Craig Estlinbaum

April 25, 2013 in Articles, Constitutional Law, Criminal Law, Current Affairs, Law Review Ideas | Permalink | Comments (0)

Monday, March 11, 2013

Oregon Death Row Inmate Rejects Reprieve

What happens when a condemned murderer receives a reprieve from death row from the governor, but doesn't want it?  This question likely will be answered soon by the Oregon Supreme Court

Craig Estlinbaum

March 11, 2013 in Criminal Law, Current Affairs, State Law | Permalink | Comments (0)

Sunday, November 4, 2012

What is a State of Emergency?

Now that Sandy has technically passed us, I thought it might be useful to discuss what a State of Emergency is. We hear about Governors declaring them and often see the National Guard, but little else is explained. My understanding is that a State of Emergency gives the Governor additional powers. In NJ, the Governor order that gas only be available every other day in certain counties. In New York, the Governor suspended suspended certain statute of limitations. A copy of Governor Cuomo's Executive Order (No. 52) in this regard is available here,  Download Suspension_of_Time_Limitations_10-26-12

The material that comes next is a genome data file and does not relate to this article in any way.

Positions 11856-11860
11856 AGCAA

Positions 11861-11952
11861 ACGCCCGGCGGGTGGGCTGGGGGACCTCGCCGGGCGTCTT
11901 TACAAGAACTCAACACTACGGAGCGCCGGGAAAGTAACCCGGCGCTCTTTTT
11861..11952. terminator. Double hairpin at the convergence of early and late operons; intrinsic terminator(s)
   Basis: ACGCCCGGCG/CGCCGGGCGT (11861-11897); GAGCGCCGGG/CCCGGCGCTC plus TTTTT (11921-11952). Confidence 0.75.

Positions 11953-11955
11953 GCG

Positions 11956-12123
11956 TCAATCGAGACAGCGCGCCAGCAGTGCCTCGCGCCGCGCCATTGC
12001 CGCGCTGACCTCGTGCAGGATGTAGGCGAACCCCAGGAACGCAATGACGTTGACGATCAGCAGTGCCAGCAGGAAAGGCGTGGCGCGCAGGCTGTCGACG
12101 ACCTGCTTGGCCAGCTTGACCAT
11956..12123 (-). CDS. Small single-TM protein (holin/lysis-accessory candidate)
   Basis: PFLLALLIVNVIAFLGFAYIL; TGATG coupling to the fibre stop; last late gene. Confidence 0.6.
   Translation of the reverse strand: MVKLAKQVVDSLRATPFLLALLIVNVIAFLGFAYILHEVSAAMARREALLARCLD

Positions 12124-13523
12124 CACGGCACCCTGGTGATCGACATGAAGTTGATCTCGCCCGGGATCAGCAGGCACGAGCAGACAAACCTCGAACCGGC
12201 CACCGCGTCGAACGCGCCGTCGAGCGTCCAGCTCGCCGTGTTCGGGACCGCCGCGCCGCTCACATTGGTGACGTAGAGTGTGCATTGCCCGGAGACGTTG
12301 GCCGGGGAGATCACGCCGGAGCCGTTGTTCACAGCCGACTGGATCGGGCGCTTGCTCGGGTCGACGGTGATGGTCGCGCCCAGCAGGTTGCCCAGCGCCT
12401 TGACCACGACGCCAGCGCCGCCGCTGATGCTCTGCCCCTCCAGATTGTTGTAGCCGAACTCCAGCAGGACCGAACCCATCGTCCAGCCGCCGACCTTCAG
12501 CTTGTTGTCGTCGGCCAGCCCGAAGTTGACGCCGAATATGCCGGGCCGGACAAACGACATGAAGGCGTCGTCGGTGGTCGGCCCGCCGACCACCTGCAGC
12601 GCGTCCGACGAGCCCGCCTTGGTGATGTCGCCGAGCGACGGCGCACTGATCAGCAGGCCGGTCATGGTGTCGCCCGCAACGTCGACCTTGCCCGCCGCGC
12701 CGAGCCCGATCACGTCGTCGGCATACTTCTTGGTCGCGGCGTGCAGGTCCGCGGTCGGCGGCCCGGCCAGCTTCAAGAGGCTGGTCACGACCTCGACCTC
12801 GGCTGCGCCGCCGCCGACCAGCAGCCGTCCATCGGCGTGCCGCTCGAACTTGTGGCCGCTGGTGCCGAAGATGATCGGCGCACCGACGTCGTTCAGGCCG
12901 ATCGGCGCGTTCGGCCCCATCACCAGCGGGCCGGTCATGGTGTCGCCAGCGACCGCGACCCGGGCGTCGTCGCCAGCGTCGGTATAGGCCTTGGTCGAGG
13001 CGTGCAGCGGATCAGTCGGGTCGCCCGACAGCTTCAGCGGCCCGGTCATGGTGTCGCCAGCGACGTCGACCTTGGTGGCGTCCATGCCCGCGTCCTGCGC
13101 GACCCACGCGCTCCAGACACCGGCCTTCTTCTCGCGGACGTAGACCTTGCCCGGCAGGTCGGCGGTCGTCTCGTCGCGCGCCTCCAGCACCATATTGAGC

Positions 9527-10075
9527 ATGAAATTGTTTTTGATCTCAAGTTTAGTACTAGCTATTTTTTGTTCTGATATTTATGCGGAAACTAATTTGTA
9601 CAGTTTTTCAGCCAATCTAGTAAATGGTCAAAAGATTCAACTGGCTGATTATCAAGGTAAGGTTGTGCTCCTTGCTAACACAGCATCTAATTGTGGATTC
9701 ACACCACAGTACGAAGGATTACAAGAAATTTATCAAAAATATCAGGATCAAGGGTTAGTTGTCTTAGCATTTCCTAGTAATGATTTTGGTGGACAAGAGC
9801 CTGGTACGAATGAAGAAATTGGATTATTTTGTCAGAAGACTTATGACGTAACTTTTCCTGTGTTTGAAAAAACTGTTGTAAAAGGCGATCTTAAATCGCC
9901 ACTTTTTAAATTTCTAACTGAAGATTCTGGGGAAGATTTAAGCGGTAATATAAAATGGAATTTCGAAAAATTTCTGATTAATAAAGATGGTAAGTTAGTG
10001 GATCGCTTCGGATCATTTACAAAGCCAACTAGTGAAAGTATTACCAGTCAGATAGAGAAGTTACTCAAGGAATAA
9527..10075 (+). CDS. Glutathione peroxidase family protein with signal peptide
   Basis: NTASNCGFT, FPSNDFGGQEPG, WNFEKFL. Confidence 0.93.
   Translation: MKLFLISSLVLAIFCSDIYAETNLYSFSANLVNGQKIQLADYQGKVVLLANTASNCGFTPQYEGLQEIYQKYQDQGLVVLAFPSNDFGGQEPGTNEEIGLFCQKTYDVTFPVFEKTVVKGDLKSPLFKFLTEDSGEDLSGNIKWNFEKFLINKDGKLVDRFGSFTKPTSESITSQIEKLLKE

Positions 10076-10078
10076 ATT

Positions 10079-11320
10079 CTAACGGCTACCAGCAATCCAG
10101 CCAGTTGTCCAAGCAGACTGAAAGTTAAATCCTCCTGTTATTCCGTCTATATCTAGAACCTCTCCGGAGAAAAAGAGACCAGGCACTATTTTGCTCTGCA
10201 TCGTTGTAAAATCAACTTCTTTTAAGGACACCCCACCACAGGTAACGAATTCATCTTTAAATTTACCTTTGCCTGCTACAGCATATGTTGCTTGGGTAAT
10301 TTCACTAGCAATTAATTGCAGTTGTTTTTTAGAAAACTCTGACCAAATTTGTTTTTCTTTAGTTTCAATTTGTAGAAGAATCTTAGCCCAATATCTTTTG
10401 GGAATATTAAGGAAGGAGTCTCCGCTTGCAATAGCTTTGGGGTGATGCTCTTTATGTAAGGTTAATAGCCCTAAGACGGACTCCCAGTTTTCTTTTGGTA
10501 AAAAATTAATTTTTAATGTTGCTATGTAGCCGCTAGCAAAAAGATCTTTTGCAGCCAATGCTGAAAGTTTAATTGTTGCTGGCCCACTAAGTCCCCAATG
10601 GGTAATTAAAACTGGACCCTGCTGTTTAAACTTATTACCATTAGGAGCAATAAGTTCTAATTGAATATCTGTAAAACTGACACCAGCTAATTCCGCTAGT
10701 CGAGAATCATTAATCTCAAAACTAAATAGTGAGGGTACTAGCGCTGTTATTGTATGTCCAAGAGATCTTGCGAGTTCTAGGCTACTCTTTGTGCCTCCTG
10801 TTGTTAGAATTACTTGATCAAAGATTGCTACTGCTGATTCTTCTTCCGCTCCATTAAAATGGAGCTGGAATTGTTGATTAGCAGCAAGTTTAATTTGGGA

Mitchell H. Rubinstein

November 4, 2012 in Current Affairs, Current Events, Misc., Legal, Misc., Non-Legal | Permalink | Comments (0)

Tuesday, August 7, 2012

Attorney Lynn Stewart 10 Year Prison Sentence Upheld By 2d Circuit